def gen():
    yield 10
    yield 20
    yield 10

for item in gen():
    print('Got:', item)

# Got: 10
# Got: 20
# Got: 10

But there's a much lesser known fact about generators: They can be used to move your evaluation between two points in code.

This is what I mean:

def gen():
    print("Start!")
    yield 1

    print("Now we're calculating stuff in gen()")
    value = sum(range(10))
    yield value

    print("Last value!")
    yield 42
    print("Done.")


for item in gen():
    print(f"Doing things with {item}...")

You can see how the execution goes back and forth between gen() and the for-loop:

$ py a.py
Start!
Doing things with 1...
Now we're calculating stuff in gen()
Doing things with 45...
Last value!
Doing things with 42...
Done.

This is exactly what we need in our case: We need to give the execution context back to the main code whenever we have a new path. So we can just yield the control from the generator, to the loop:

def get_paths_generator(folder, path=()):
    name, contents = folder
    path = (*path, name)

    yield '/'.join(path)

    for item in contents:
        if isinstance(item, str):
            yield '/'.join((*path, item))
        else:
            for subpath in get_paths_generator(item, path):
                yield subpath

Now the best part, is that we can create both the original usecases, of printing and storing a list really easily:

$ python -i find.py
>>> for path in get_paths_generator(file_tree):
...     print(path)

/etc
/etc/passwd
/etc/shadow
/usr
/usr/bin
/usr/bin/cat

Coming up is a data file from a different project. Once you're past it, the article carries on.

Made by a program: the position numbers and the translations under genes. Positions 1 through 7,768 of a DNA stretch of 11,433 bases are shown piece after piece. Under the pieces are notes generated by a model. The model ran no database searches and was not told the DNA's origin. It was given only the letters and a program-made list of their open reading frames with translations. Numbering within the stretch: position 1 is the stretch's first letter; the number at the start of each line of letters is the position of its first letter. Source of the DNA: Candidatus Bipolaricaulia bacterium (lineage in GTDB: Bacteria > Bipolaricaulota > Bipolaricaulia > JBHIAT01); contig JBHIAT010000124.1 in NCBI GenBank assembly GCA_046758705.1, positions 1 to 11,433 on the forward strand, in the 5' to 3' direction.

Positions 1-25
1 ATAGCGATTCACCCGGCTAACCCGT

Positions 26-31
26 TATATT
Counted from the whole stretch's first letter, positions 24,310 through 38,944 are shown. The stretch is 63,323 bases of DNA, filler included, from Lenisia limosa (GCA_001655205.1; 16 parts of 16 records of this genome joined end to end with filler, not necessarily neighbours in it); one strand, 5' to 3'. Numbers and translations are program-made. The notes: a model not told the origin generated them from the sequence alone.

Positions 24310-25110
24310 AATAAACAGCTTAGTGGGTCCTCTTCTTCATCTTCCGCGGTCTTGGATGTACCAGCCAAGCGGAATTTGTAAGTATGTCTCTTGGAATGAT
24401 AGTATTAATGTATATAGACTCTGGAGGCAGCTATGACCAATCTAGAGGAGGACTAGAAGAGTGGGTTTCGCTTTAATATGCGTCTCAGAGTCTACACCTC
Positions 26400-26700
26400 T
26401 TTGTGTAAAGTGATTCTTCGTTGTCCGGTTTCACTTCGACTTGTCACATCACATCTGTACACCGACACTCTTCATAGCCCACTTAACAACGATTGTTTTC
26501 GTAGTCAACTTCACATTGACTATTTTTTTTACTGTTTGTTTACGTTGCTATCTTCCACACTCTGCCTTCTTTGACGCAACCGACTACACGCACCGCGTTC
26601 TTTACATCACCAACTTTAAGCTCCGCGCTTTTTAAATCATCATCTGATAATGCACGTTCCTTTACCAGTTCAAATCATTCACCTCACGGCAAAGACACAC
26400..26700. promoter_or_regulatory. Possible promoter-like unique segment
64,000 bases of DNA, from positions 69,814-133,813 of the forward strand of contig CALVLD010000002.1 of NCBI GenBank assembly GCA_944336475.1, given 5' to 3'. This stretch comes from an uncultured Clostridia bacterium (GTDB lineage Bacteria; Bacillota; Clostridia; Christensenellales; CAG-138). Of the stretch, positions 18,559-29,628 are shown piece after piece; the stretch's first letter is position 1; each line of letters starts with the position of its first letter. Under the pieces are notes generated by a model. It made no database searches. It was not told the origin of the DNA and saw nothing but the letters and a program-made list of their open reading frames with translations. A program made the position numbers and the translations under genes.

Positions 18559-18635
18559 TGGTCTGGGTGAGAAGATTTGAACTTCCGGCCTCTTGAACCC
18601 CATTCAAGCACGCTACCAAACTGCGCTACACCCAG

/usr/bin/ls
/usr/lib
/usr/lib/my_lib
/usr/lib/gcc
/usr/lib/gcc/x86_64-linux-gnu

>>> list(get_paths_generator(file_tree))
['', '/etc', '/etc/passwd', '/etc/shadow', '/usr', '/usr/bin',
'/usr/bin/cat', '/usr/bin/ls', '/usr/lib', '/usr/lib/my_lib',
'/usr/lib/gcc', '/usr/lib/gcc/x86_64-linux-gnu']

This solution is a lot more flexible, and will never have the same eager evaluation problems as the original one did.

Bonus: yield from

The original code that used append to store paths can have a slight improvement: Instead of writing a for-loop to append each subpath one by one, you can use list.extend:

    ...
    for item in contents:
        if isinstance(item, str):
            paths.append('/'.join((*path, item)))
        else:
            ## REPLACING THIS LOOP:
            # for subpath in get_paths_recursive(item, path):
            #     paths.append(subpath)
            paths.extend(get_paths_recursive(item, path))

The same thing can be done in our generator solution, using yield from gen():

def get_paths_generator(folder, path=()):
    name, contents = folder
    path = (*path, name)

    yield '/'.join(path)

    for item in contents:
        if isinstance(item, str):
            yield '/'.join((*path, item))
        else:
            yield from get_paths_generator(item, path)

yield from will yield all values inside the other generator, one by one.

And that's it! Hopefully you'll find use of generators to improve your new (and old) recursive code in Python.

James Powell has an in-depth talk about generators that expands more on this idea, so take a look at that if you wish.